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Nat Commun. 2014 Jun 18;5:4120. doi: 10.1038/ncomms5120.

Inertio-elastic focusing of bioparticles in microchannels at high throughput.

Author information

1
1] Center for Engineering in Medicine and Surgical Services, Massachusetts General Hospital, Harvard Medical School, Charlestown, Massachusetts 02129, USA [2] Department of Electrical Engineering and Computer Science, Massachusetts Institute of Technology, Cambridge, Massachusetts 02139, USA [3].
2
1] Department of Mechanical Engineering, Massachusetts Institute of Technology, Cambridge, Massachusetts 02139, USA [2].
3
Center for Engineering in Medicine and Surgical Services, Massachusetts General Hospital, Harvard Medical School, Charlestown, Massachusetts 02129, USA.
4
LaVision Inc., Ypsilanti, Michigan 48197, USA.
5
1] Center for Engineering in Medicine and Surgical Services, Massachusetts General Hospital, Harvard Medical School, Charlestown, Massachusetts 02129, USA [2] Department of Chemical and Biological Engineering, Korea University, Anam-dong, Seongbuk-gu, Seoul 136-713, Korea.
6
Department of Chemical Engineering, Massachusetts Institute of Technology, Cambridge, Massachusetts 02139, USA.
7
Department of Mechanical Engineering, Massachusetts Institute of Technology, Cambridge, Massachusetts 02139, USA.

Abstract

Controlled manipulation of particles from very large volumes of fluid at high throughput is critical for many biomedical, environmental and industrial applications. One promising approach is to use microfluidic technologies that rely on fluid inertia or elasticity to drive lateral migration of particles to stable equilibrium positions in a microchannel. Here, we report on a hydrodynamic approach that enables deterministic focusing of beads, mammalian cells and anisotropic hydrogel particles in a microchannel at extremely high flow rates. We show that on addition of micromolar concentrations of hyaluronic acid, the resulting fluid viscoelasticity can be used to control the focal position of particles at Reynolds numbers up to Re≈10,000 with corresponding flow rates and particle velocities up to 50 ml min(-1) and 130 m s(-1). This study explores a previously unattained regime of inertio-elastic fluid flow and demonstrates bioparticle focusing at flow rates that are the highest yet achieved.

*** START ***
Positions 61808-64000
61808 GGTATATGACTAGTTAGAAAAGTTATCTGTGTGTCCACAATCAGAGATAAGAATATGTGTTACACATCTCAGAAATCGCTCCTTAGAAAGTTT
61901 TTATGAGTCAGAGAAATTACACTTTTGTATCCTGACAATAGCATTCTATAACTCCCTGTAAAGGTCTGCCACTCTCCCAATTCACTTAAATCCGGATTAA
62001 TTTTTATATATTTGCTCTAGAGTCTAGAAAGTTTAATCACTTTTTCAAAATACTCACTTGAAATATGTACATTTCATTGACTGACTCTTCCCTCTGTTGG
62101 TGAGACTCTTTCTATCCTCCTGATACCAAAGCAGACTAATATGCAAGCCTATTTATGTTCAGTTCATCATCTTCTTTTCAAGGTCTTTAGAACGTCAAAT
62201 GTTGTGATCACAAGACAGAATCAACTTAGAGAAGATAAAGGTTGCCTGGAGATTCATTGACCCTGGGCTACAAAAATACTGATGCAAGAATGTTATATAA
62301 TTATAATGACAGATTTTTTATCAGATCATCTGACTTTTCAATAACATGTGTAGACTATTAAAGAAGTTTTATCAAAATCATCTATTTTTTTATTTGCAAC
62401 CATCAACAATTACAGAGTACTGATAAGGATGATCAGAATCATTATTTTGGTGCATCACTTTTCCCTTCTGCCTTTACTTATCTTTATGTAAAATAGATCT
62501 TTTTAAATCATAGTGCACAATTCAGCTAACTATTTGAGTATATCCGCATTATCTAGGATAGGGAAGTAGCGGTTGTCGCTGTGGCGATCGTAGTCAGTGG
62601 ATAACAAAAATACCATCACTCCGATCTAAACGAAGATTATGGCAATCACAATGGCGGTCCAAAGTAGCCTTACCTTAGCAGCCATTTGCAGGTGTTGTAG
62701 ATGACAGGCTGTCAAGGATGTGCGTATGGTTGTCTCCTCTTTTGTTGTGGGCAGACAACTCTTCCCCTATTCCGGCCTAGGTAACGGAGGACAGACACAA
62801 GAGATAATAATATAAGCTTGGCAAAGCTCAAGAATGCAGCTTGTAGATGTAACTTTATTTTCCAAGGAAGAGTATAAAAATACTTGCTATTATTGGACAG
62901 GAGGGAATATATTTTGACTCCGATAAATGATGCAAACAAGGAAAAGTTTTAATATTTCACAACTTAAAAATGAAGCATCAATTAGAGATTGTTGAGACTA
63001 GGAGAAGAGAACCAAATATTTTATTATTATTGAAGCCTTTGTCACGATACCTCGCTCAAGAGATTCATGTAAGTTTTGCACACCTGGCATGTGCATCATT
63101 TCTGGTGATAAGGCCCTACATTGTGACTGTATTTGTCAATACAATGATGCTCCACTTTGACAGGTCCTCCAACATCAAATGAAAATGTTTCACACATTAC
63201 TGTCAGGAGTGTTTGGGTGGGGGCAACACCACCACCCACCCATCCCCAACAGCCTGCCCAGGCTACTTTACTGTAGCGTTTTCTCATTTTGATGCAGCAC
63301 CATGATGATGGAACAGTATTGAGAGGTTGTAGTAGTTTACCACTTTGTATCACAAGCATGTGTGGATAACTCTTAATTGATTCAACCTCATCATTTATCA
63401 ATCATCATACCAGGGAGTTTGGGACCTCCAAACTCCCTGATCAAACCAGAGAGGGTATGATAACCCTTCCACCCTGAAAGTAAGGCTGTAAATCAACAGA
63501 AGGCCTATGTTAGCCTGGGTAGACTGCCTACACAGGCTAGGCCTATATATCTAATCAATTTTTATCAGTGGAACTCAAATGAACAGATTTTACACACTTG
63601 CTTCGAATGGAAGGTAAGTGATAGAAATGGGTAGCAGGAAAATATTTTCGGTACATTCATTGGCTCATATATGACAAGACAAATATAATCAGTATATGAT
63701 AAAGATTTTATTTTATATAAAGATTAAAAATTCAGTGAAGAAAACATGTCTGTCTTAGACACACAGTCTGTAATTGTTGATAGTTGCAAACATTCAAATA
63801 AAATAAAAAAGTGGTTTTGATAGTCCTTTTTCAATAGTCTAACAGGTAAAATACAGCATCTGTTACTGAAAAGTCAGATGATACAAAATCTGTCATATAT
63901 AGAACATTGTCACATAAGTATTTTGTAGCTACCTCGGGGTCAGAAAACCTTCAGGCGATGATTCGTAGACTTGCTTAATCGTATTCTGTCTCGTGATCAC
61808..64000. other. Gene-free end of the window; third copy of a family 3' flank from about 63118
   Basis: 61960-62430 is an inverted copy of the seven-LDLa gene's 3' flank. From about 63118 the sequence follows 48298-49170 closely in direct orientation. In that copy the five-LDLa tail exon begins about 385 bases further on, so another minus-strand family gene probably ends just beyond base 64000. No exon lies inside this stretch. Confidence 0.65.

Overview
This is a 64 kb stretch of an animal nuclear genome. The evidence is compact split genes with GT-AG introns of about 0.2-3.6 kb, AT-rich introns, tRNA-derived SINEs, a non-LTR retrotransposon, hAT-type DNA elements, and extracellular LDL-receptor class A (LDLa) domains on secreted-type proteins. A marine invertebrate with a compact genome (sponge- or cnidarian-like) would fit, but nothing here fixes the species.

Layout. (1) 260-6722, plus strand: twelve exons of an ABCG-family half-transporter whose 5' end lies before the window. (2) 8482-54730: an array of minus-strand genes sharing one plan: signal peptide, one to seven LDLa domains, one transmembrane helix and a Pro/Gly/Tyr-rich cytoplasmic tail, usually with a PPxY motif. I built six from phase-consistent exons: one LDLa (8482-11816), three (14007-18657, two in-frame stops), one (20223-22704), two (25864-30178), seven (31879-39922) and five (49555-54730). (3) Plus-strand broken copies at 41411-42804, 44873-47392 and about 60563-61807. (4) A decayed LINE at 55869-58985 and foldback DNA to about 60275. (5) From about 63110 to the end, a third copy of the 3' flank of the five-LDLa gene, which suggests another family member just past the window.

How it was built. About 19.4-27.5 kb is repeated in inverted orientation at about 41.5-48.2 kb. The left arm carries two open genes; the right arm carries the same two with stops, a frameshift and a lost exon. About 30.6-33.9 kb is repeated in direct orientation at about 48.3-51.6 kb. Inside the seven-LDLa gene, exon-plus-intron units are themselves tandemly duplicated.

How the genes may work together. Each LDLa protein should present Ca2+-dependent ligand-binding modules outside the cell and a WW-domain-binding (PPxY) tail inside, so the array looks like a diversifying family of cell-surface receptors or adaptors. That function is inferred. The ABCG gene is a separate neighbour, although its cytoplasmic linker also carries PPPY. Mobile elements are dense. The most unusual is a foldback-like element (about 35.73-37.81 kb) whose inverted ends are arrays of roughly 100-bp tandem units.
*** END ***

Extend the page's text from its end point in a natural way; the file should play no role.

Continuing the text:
PMID:
24939508
PMCID:
PMC4476514
DOI:
10.1038/ncomms5120
[Indexed for MEDLINE]
Free PMC Article

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